Eyder Peralta

Eyder Peralta is NPR's East Africa correspondent based in Nairobi, Kenya.

He is responsible for covering the region's people, politics, and culture. In a region that vast, that means Peralta has hung out with nomadic herders in northern Kenya, witnessed a historic transfer of power in Angola, ended up in a South Sudanese prison, and covered the twists and turns of Kenya's 2017 presidential elections.

Previously, he covered breaking news for NPR, where he covered everything from natural disasters to the national debates on policing and immigration.

Peralta joined NPR in 2008 as an associate producer. Previously, he worked as a features reporter for the Houston Chronicle and a pop music critic for the Florida Times-Union in Jacksonville, FL.

Through his journalism career, he has reported from more than a dozen countries and he was part of the NPR teams awarded the George Foster Peabody in 2009 and 2014. His 2016 investigative feature on the death of Philando Castile was honored by the National Association of Black Journalists and the Society for News Design.

Peralta was born amid a civil war in Matagalpa, Nicaragua. His parents fled when he was a kid, and the family settled in Miami. He's a graduate of Florida International University.

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Ugandan President Yoweri Museveni arrived at his ranch in Kisozi, about a five-hour drive from the capital Kampala, by helicopter. As the 76-year-old leader walked into an interview with NPR, he was jovial, cracking jokes, eager to show off the 10,000 cows that roam this ranch.

After 27 years as a global pariah, Sudan has been officially removed from the American State Sponsor of Terrorism list.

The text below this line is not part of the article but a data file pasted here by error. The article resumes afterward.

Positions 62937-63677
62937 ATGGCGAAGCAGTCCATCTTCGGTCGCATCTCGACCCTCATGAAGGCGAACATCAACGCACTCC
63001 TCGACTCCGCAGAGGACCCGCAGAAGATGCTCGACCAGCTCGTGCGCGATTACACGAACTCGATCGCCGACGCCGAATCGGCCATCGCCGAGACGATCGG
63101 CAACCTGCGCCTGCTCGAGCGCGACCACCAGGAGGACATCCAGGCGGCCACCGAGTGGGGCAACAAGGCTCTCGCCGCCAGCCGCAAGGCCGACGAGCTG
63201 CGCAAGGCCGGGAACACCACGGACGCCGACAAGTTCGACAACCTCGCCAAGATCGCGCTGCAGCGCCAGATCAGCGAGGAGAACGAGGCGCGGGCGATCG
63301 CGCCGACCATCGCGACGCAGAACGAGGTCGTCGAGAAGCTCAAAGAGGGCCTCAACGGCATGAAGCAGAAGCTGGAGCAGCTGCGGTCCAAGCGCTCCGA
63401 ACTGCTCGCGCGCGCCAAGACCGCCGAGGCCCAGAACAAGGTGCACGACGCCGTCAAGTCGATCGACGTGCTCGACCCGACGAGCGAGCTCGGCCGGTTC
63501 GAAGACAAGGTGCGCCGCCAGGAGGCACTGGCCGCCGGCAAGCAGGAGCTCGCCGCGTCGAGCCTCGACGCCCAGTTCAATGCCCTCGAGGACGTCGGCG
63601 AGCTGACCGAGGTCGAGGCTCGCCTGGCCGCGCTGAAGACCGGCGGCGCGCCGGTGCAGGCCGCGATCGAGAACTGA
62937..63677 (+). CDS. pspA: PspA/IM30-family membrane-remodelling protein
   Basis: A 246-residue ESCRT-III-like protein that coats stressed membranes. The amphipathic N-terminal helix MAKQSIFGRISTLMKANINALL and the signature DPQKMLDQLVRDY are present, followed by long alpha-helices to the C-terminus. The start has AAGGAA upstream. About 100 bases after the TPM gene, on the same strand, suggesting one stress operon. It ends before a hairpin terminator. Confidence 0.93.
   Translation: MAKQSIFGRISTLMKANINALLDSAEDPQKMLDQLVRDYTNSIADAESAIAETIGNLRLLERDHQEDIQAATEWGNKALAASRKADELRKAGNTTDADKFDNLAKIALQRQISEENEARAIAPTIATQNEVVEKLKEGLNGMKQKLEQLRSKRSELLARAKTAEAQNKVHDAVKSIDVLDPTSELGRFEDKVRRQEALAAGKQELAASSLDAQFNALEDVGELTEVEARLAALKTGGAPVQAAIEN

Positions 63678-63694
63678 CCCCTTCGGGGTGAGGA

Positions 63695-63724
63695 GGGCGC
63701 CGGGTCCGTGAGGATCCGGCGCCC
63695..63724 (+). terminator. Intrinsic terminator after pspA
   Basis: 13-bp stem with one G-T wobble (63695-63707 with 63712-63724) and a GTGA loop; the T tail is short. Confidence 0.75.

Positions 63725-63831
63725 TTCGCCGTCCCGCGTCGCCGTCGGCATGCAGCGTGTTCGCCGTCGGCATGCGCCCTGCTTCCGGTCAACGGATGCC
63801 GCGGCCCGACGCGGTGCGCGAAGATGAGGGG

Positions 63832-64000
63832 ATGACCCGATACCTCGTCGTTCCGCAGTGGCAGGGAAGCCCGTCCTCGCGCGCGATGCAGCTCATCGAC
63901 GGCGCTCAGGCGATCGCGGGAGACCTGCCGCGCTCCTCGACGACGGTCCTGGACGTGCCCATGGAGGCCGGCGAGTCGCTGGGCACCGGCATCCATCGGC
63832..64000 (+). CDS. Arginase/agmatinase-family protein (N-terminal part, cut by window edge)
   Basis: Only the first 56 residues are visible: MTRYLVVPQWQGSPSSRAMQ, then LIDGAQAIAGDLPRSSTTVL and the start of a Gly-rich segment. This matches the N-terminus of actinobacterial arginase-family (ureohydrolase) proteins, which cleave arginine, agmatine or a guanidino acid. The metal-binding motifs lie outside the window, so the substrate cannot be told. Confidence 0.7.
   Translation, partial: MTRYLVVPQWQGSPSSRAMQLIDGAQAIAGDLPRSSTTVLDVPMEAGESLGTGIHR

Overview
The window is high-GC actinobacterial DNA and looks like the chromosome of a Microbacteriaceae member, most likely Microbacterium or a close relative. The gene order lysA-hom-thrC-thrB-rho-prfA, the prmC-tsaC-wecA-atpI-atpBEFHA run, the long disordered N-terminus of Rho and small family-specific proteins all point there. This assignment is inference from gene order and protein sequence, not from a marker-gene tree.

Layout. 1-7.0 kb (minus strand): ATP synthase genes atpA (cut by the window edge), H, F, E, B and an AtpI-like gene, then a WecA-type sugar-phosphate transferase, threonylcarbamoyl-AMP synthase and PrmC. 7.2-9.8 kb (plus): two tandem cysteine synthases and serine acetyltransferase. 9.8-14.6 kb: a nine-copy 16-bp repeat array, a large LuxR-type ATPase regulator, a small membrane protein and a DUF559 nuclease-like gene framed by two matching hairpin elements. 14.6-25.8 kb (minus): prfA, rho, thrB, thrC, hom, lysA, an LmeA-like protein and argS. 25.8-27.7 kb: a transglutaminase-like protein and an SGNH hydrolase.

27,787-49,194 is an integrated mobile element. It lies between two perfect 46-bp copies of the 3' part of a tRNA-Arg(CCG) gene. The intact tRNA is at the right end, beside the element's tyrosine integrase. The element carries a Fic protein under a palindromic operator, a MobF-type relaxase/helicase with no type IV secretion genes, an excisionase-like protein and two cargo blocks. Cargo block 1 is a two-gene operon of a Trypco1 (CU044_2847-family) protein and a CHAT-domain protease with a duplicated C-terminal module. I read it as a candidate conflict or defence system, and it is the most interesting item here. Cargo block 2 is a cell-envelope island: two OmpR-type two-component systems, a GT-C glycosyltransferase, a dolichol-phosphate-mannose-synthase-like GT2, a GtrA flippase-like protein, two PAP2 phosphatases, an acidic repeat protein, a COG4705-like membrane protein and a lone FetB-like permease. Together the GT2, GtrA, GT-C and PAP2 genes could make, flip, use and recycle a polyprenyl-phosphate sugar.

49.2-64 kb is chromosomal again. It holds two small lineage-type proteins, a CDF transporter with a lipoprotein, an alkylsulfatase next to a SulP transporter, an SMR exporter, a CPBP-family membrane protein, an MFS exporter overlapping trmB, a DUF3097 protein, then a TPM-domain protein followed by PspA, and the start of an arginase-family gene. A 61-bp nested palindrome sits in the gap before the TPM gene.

The U.S. Embassy in Khartoum made the announcement in a Facebook post, saying that the statutory 45 days had lapsed since President Trump gave Congress notice of the administration's intent to delist Sudan, so the declaration could now come into effect.

The heat is unrelenting in the middle of a December day in eastern Sudan. It's hard to find any shade in this arid landscape. It's mostly dust and boulders — and, for now at least, it is the temporary home of tens of thousands of Ethiopian refugees who have crossed the border to flee the fighting in their country.

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For more than a week, Ethiopian government forces have been fighting against a powerful regional government in the country's north and hundreds are reported to have died.

Prime Minister Abiy Ahmed, a Nobel Peace laureate, ordered the government offensive after accusing the rival Tigray People's Liberation Front of launching an attack against Ethiopia's military last week.

This morning, human rights activist Rinu Oduala could still hear gunfire outside her house in Lagos, Nigeria.

"I can't even describe it," she said, growing emotional. "It seems like our whole hope is lost."

This past Sunday at Uhuru Park in downtown Nairobi, it was life as usual.

Kids took rides on horses and camels. Families and lovers shared paddle boats in the lake at the center of the park.

Alice Nyambura and Lucy Wahu, both college sophomores, sat on the grass watching the boats. The sun was shining; the lily pads blooming. They had come here to get their minds off the pandemic.

"I don't think there is anything like corona," Nyambura said.

"It is there," Wahu corrected her. "But I think they are exaggerating the numbers."

These days, downtown Nairobi feels almost back to normal after Kenya's lockdown lifted in July. People are back on the streets navigating broken sidewalks — and alongside them are thousands of hawkers.

They're selling face masks and hand sanitizer — and dawa — fruit and herbal juices that Kenyans imbibe to treat all kinds of ailments.

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The U.S. is leading the world in COVID-19 cases - more than 3 1/2 million. Other countries are seeing surges, too. India, for example, just hit a new record - a million cases. Here's virologist Shahid Jameel talking to India Today.

In a somber speech broadcast in prime time on Sunday, South African President Cyril Ramaphosa painted a worrying picture as the new coronavirus spikes in the country.

"The storm is upon us," he said.

As Zuleika Yusuf Daffala walks across Kibera, one of the big informal settlements in Kenya's capital, she greets dozens of kids on the streets. Some are jumping rope, others chasing each other through the alley and another group is trying to make a tiny cooking pan out of an aluminum can.

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In Kenya's capital, Nairobi, coronavirus is not the only worry. With high HIV rates, it is important that patients stay on their medications. Here's more from NPR's Eyder Peralta.

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